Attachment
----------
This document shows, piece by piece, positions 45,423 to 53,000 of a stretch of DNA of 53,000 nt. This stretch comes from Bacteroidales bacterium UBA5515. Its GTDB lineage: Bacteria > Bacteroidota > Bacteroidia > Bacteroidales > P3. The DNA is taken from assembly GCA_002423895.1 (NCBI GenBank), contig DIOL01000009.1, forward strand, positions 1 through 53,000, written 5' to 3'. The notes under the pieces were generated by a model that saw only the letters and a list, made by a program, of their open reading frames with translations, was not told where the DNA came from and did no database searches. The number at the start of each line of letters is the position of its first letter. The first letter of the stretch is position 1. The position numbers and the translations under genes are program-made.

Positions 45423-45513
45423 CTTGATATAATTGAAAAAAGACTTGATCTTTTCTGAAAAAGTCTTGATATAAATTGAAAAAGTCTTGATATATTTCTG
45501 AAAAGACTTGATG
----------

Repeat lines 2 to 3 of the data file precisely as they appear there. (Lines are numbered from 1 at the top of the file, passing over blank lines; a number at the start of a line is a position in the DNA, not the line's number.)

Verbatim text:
Positions 45423-45513
45423 CTTGATATAATTGAAAAAAGACTTGATCTTTTCTGAAAAAGTCTTGATATAAATTGAAAAAGTCTTGATATATTTCTG